Training Scope
CBRN COE Project 53: Training carried out in the National Centre for Zoonotic Diseases NCZD, Ulaanbaatar, Mongolia

The training ‘Principles, Practices & Interpretation of Molecular Diagnosis of Especially Dangerous Pathogens’, took place at the National Centre for Zoonotic Disease (NCZD), in Ulaanbaatar Mongolia between September 26th and 28th 2018. This, predominantly laboratory based training forms part of Project 53 of the EU CBRN Centers of Excellence initiative, supported by the European Union.

Eight participants from a range of institutions with laboratories working with biological material (Clinical microbiology, Sexually Transmitted Infections Laboratory, Food Safety and Research as well as Hygiene and bacteriology) in Mongolia took part in the training. The training was designed by the Novel and Dangerous Pathogens Training (NADP) group at Public Health England (PHE), Porton Down for both research and clinical laboratory scientists with a basic background in microbiology, and familiarity with molecular diagnostic assays. The course focused on the detection of Tick Borne Encephalitis Virus (TBEV) a zoonotic virus that is prevalent throughout Central Asia. Participants worked with nucleic acids, using both traditional and real-time PCR platforms. The techniques, skills and principle knowledge gained during the training are transferrable and applicable for other viruses and bacteria circulating in Mongolia and further afield.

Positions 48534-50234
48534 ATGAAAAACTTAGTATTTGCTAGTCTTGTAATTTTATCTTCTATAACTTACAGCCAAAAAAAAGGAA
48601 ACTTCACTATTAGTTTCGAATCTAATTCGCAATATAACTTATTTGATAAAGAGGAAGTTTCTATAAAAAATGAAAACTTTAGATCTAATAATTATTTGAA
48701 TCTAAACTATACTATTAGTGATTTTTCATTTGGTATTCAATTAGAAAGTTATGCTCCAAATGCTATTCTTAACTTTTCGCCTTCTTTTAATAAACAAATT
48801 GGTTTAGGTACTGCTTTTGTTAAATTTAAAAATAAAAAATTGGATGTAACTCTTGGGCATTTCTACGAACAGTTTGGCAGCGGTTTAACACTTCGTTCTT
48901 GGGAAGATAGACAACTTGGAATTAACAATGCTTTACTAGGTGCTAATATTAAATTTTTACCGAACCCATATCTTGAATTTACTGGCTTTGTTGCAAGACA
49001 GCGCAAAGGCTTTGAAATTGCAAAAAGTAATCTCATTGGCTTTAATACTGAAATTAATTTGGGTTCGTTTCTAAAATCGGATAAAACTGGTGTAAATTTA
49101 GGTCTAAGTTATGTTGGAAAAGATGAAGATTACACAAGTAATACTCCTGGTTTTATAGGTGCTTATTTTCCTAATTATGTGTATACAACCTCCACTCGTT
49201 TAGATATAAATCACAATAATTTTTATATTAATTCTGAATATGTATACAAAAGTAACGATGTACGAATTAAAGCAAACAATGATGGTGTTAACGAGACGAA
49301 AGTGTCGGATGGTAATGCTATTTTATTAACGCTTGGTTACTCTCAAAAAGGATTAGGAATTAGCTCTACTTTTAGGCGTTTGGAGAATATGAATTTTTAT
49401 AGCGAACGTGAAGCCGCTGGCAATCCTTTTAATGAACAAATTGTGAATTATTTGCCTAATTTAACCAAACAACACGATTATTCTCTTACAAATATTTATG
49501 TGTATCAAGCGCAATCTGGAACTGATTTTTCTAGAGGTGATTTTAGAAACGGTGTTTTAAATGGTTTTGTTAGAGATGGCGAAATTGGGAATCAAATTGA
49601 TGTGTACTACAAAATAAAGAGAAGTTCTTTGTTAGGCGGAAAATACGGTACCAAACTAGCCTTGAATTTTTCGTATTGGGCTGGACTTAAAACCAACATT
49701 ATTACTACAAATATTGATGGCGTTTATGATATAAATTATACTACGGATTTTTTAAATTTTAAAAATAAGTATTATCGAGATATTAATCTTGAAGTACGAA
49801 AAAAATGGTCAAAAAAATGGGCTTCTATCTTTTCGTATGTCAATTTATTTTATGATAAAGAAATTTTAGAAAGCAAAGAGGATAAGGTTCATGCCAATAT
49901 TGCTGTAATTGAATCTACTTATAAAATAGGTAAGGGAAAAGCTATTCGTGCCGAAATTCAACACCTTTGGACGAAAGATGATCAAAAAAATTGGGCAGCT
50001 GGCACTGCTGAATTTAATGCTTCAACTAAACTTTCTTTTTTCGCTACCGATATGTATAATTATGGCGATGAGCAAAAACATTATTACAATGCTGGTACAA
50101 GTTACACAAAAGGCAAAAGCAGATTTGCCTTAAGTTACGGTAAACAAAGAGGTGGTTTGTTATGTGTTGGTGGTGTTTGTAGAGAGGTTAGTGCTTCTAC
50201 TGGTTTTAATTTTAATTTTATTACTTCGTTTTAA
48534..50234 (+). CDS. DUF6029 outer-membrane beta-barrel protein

The course was delivered by two subject matter specialists and trainers from PHE; Dr Kevin S Richards and Delaram Akhavein. The course consisted of theory and practical, laboratory based methods. It included topics such as handling of high consequence pathogens, inactivation and extraction of nucleic acid followed by molecular detection of pathogens by PCR and real-time PCR. The training also included hands on digital workshop on primer design and nucleotide alignment enabling the trainees to design molecular assays for detection of various different pathogens relevant to their work.

In addition to continual assessment throughout the laboratory practical sessions, the participants were assessed on each topic delivered during the three days, on the principles of nucleic acid extraction, PCR and real-time PCR processes together with troubleshooting of PCR assays and interpretation of results. Trainer, Dr Richards was ‘highly impressed by the standard of all the participants and continual engagement throughout the course’.

With such competent and enthusiastic trainees, the expectations of any newly gained knowledge and skills from this training being implemented into existing laboratory practices is high.